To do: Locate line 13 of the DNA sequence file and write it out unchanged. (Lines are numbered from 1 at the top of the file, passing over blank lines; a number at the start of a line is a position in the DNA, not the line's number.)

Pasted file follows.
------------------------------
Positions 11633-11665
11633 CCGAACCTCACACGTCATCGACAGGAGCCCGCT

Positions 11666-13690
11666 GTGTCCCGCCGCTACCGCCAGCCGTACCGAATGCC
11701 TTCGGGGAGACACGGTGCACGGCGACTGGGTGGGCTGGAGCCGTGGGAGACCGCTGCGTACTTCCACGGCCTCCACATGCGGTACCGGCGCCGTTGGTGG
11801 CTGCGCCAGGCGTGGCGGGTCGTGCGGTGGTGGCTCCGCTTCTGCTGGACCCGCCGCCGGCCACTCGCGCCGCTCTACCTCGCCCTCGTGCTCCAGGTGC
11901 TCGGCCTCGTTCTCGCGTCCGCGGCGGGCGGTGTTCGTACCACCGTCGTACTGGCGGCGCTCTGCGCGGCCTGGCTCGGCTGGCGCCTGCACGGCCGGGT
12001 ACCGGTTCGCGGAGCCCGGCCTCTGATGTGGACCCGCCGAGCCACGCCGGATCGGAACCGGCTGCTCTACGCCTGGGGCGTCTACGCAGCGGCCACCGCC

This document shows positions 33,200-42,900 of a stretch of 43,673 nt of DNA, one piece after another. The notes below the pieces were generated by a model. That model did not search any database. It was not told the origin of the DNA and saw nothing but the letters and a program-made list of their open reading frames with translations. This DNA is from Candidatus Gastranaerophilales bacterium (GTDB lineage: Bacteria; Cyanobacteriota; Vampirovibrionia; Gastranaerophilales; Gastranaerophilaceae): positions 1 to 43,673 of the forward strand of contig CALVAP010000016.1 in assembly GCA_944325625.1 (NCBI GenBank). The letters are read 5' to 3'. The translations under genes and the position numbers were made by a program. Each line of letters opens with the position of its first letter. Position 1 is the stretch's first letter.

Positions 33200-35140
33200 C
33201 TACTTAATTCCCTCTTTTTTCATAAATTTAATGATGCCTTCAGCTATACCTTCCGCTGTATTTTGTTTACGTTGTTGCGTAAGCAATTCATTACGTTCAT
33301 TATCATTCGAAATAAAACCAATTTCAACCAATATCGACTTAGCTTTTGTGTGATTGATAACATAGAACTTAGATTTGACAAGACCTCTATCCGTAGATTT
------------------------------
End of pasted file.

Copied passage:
33301 TATCATTCGAAATAAAACCAATTTCAACCAATATCGACTTAGCTTTTGTGTGATTGATAACATAGAACTTAGATTTGACAAGACCTCTATCCGTAGATTT